Because both communities are rural, there were issues with transportation for youth to attend meetings and for the PI’s to access the communities due to distance. We have been using BlueJeans – an online video streaming program so that we can all connect and better connect multiple groups of youth in each community with each other to share their pictures. This has been the most interesting learning for both the youth and the researchers. Youth are learning each other in other rural communities and learn what it is like to live in their respective communities.
Overall, what did you like most/least about facilitating this Photovoice project?
We are still not done. We have another year to go. Its been great to see the youth become interested in their communities and wanting to change things and then watching them take action- one group is currently working on a song/video about having more green space in their community for youth and will present it to the major and council.
You can watch the video on our YouTube Channel. The video was created using their photos from the photovoice project!
With permission I am sharing two photographs and their stories from the project!
Under the Bridge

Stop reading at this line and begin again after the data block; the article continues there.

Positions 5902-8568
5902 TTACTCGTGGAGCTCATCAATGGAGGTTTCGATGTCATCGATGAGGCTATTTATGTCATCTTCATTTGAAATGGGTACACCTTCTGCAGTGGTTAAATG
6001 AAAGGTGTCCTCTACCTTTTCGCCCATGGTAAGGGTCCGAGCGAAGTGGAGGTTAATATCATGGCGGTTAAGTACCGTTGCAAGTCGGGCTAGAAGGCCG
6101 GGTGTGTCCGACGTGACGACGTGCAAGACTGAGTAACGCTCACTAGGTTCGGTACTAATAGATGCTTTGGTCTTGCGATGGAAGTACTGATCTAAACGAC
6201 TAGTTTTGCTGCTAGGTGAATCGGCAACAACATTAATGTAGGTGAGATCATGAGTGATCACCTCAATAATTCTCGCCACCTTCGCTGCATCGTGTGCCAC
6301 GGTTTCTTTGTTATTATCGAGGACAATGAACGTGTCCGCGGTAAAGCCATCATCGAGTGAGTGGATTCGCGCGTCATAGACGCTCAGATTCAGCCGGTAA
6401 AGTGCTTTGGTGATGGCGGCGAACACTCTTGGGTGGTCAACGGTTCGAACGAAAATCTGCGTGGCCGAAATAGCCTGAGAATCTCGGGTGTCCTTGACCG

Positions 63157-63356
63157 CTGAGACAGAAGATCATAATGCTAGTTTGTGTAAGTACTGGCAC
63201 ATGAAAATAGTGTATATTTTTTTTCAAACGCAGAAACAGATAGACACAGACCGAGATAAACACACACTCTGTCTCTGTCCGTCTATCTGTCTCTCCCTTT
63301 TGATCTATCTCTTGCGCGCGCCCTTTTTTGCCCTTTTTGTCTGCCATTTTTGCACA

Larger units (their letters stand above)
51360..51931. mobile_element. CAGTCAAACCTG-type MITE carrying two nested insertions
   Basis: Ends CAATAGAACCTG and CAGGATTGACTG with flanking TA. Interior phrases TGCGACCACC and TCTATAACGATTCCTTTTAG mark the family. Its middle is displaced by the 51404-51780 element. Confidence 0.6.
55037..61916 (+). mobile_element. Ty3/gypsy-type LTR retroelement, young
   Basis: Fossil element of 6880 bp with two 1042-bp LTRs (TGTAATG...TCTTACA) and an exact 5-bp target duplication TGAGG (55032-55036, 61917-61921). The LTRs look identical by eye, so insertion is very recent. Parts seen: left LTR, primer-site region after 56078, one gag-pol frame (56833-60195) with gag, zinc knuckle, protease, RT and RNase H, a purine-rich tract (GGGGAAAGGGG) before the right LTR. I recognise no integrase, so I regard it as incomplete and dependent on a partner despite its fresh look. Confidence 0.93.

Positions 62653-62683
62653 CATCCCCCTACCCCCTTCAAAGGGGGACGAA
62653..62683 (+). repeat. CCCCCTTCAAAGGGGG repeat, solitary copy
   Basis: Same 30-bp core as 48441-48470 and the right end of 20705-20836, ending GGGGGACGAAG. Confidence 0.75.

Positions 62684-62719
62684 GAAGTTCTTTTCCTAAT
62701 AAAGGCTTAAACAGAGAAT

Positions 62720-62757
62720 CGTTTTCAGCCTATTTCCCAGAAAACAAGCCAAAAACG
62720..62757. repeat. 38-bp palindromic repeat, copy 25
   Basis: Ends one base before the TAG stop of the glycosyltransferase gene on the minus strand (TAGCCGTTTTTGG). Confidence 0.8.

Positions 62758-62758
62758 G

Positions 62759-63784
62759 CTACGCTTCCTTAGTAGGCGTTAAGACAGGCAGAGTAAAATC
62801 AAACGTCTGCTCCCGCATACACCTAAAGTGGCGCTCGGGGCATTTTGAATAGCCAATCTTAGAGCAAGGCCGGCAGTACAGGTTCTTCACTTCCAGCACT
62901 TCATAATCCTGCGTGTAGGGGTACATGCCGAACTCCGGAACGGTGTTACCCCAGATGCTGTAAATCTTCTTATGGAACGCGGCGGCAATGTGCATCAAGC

I want to clean up the area. There are homeless people that go there and leave their things like blankets and litter. There is also a pub and restaurant nearby that produce a lot of litter that isn’t cleaned up. There are community groups that clean up garbage although they often don’t clean up under the bridge because it isn’t a common spot that people look at, so they focus more on the parks. There is some broken concrete sitting under the bridge from some sort of walkway that broke and never cleaned up. Maybe with more affordable living there would be less homeless people living there and leaving garbage. I used to go there in the summer to hang out with his friends and swim and thought it was a good spot but now the bank has widened out and become dirtier and full of garbage. Often there are people hanging out there that make it feel unsafe.
This photo represents how mental health can be affected when you aren’t prioritizing or taking care of your own needs. School is known for stressing out students, and I don’t think mental health is always being addressed in school. Being busy isn’t always a bad thing, but prioritizing only school or work rather than self care eventually takes a toll on mental health. I think if being able to balance things like school and self care were addressed more, students would have an easier time managing stress.